A Benson administration will support and champion the right to work at the federal level.  We will work to reform the Davis-Bacon Act.  In particular, we will exempt contracts where employment featherbedding requirements significantly increase labor requirements above equivalent projects in other states and/or other countries.

Additionally, we will work to restrain featherbedding requirements in federally-funded infrastructure projects.  For example, the cost overruns on the Second Avenue Subway in New York City can largely be chalked up to portions of the construction process requiring two or three times the workers that an equivalent project in France or the UK would require.

Right to Life
A Benson administration will be committed to working to overturn Roe v Wade as it stands.  Adam Benson believes that life begins at conception, and that as such abortion should be illegal outside of cases of rape, incest, or serious threats to the life of the mother.  We will work to ensure that federal funding is not provided for abortions outside of these broad categories of circumstances.  However, we will also work to ensure that there is improved support for lower-income mothers during their pregnancies, and will also work to improve access to social support for those mothers after the birth of their child or children.

A Benson administration will work to achieve a general reduction in income tax rates.  This will be achieved by reforming the white-collar jobs program that is the current tax code.

A Benson administration will work to reform corporate income taxes to ensure that the rates that are in the tax code are actually paid.  In particular, we will work with our economic partners in Europe and elsewhere to bar tax avoidance/evasion strategies that have been abused in recent years by internet companies.  Previous abuses of these loopholes will be rectified by a one-time tax on financial assets held overseas, with a complete deduction for corporate income taxes previously paid on said assets.

Our reforms will result in lower nominal tax rates alongside a substantial simplification of the tax code, and with that a reduction in compliance costs that will disproportionately benefit smaller businesses.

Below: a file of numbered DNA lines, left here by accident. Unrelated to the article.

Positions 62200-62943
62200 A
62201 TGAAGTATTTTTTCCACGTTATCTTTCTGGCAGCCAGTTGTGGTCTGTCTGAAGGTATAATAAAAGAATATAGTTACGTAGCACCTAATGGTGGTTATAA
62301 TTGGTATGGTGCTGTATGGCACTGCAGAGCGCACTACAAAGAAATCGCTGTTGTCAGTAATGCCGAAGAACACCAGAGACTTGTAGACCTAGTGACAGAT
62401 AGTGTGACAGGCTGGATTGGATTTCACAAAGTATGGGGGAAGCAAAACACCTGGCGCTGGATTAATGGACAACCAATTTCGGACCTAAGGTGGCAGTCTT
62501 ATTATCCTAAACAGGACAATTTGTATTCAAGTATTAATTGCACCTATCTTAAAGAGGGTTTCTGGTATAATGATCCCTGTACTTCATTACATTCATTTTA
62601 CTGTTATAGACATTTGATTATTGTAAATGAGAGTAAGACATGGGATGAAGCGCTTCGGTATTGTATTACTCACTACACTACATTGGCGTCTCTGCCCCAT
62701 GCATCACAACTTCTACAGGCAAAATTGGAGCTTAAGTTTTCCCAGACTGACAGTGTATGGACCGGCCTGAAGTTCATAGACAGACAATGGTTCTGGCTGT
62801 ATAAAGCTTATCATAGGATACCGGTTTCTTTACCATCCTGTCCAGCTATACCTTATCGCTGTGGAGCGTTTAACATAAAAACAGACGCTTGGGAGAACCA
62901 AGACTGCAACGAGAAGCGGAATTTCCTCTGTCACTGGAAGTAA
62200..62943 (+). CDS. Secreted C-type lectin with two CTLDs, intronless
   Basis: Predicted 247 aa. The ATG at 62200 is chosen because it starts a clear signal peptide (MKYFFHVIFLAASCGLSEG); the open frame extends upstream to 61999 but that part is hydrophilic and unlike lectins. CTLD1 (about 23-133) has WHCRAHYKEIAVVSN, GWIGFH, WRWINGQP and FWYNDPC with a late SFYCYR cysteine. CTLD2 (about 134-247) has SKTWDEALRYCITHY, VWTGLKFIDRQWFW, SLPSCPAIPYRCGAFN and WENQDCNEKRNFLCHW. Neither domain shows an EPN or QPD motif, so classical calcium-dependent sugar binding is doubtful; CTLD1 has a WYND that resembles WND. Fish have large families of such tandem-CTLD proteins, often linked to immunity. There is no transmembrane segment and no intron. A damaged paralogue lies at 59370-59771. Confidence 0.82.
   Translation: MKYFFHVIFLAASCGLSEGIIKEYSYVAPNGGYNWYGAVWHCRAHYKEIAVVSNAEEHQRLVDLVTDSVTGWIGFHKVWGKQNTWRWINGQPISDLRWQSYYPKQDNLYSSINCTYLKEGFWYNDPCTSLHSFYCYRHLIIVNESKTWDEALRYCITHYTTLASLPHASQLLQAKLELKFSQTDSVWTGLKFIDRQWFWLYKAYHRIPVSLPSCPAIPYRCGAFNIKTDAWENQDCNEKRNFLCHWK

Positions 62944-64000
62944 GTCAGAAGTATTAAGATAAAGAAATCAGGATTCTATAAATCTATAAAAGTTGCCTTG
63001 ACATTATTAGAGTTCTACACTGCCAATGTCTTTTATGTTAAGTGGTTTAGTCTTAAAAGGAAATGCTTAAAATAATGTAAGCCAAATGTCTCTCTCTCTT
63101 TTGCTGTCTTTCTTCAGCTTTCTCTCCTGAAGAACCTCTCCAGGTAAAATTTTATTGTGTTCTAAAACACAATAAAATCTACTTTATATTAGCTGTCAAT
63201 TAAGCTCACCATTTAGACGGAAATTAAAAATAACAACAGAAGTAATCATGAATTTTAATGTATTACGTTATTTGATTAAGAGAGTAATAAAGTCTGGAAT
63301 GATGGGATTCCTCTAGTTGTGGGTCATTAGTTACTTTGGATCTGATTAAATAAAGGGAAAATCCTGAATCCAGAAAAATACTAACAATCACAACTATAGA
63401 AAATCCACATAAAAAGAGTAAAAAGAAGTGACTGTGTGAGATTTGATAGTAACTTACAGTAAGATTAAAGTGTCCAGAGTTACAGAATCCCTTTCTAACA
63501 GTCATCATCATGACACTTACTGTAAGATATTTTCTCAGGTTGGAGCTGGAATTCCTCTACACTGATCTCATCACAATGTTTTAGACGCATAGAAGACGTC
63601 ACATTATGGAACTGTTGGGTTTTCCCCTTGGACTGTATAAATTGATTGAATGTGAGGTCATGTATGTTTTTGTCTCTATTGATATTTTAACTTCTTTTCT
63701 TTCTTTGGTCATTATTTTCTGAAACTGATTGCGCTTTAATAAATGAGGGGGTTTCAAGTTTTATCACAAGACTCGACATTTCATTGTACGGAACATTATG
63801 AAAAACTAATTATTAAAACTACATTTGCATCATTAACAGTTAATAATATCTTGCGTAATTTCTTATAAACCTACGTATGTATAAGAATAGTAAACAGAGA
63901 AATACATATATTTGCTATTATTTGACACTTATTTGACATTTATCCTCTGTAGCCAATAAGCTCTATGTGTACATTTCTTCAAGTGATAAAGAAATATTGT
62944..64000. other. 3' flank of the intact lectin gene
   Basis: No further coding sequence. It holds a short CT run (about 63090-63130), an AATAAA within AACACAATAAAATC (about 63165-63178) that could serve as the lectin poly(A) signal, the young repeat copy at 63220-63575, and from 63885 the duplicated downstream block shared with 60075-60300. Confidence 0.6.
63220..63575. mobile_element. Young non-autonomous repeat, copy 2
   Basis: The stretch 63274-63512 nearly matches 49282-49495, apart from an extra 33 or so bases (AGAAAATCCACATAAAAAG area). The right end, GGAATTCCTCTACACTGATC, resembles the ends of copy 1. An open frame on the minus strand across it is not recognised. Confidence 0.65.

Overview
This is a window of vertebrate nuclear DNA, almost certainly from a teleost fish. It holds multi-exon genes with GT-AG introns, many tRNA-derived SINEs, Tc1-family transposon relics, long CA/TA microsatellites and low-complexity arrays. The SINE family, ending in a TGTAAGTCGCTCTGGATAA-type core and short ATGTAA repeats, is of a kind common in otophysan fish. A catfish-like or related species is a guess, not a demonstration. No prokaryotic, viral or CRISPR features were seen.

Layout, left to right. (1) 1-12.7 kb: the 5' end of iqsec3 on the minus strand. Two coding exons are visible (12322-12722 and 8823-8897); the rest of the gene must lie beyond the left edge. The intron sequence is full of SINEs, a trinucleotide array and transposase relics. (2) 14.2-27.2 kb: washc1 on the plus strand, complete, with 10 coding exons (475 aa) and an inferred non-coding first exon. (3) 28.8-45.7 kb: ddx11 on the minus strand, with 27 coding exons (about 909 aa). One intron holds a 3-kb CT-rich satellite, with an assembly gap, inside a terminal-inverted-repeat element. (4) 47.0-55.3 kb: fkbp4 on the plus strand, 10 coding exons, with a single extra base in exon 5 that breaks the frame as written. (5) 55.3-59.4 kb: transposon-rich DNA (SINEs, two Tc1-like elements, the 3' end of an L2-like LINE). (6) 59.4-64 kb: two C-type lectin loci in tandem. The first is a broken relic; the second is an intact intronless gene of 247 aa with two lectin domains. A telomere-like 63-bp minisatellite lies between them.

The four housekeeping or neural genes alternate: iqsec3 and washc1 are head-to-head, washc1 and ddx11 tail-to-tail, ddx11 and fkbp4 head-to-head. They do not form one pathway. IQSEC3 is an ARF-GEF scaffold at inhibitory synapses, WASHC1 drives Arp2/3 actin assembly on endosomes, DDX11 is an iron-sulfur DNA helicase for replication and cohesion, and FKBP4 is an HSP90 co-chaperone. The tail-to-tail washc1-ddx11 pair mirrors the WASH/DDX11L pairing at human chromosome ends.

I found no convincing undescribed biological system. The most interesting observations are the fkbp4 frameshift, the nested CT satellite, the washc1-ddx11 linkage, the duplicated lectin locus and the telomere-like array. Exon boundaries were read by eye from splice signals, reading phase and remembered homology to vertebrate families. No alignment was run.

On individual income taxes, we will aim for the same sorts of changes and simplification.  We will close the "carried interest" loophole which treats hedge fund compensation as capital gains instead of income.  Alongside simplifying existing credits and reducing "topline" rates, we will also work to create a rental equivalent to the mortgage interest deduction in recognition of the fact that due to a mix of the need for mobility/flexibility related to employment as well as their income situations, many young adults are not in a position to purchase a home at this time.

Andrew Byrd (and family), Virginia

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Benson Comments on Fitzgerald Endorsements

I am somewhat concerned by the company which Senator Fitzgerald finds himself in.  I cannot comment on his endorsement by Senator Ross, who is at least a fellow Republican even if he has views that many conservatives might have concerns with, but I find the explicit support of Senator Tillman to be cause for particular concern.  Notwithstanding some generic desire for cross-party cooperation, this endorsement give me pause if only because in my experience members of the opposite party tend to support either a candidate they think is the weakest candidate for the general election in the primary or one likely to cause a contest to drag on.

Andrew Byrd (and family), Virginia